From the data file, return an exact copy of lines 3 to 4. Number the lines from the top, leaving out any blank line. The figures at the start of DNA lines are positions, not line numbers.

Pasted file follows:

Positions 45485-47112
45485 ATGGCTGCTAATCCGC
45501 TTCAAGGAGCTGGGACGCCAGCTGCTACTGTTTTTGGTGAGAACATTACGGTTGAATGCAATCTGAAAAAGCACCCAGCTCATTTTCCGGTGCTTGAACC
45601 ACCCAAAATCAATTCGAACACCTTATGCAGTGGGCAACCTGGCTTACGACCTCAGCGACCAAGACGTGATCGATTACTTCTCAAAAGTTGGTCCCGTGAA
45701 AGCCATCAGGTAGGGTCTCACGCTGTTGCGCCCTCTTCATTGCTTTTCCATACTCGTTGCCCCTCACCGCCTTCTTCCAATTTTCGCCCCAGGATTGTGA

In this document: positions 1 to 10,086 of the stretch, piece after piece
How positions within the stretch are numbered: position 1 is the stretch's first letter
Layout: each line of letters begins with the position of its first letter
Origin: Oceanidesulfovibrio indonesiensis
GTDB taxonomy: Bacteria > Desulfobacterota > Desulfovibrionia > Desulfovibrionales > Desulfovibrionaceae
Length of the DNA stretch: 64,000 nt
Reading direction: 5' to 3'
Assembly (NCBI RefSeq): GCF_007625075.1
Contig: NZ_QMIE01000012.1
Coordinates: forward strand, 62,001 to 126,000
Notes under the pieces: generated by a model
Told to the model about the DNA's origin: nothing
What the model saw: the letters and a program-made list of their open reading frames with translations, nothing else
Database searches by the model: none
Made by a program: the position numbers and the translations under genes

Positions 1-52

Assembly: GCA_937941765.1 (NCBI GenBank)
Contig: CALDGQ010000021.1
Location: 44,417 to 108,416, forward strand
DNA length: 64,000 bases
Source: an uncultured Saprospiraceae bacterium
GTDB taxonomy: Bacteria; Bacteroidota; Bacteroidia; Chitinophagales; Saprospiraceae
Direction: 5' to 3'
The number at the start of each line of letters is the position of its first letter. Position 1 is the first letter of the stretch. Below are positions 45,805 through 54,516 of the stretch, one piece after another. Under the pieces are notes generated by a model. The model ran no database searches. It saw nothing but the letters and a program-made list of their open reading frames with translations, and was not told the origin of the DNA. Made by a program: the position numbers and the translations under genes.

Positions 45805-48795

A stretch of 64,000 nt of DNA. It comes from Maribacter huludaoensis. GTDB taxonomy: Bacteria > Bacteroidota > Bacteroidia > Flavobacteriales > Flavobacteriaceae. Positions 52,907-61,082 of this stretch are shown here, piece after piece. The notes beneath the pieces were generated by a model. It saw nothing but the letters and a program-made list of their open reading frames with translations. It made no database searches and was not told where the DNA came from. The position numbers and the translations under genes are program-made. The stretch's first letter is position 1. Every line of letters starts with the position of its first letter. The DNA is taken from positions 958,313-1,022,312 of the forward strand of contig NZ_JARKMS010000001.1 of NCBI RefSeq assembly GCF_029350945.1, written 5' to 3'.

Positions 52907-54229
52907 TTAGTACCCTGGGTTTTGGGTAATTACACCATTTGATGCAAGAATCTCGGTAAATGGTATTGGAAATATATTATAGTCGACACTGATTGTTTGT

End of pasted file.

45501 TTCAAGGAGCTGGGACGCCAGCTGCTACTGTTTTTGGTGAGAACATTACGGTTGAATGCAATCTGAAAAAGCACCCAGCTCATTTTCCGGTGCTTGAACC
45601 ACCCAAAATCAATTCGAACACCTTATGCAGTGGGCAACCTGGCTTACGACCTCAGCGACCAAGACGTGATCGATTACTTCTCAAAAGTTGGTCCCGTGAA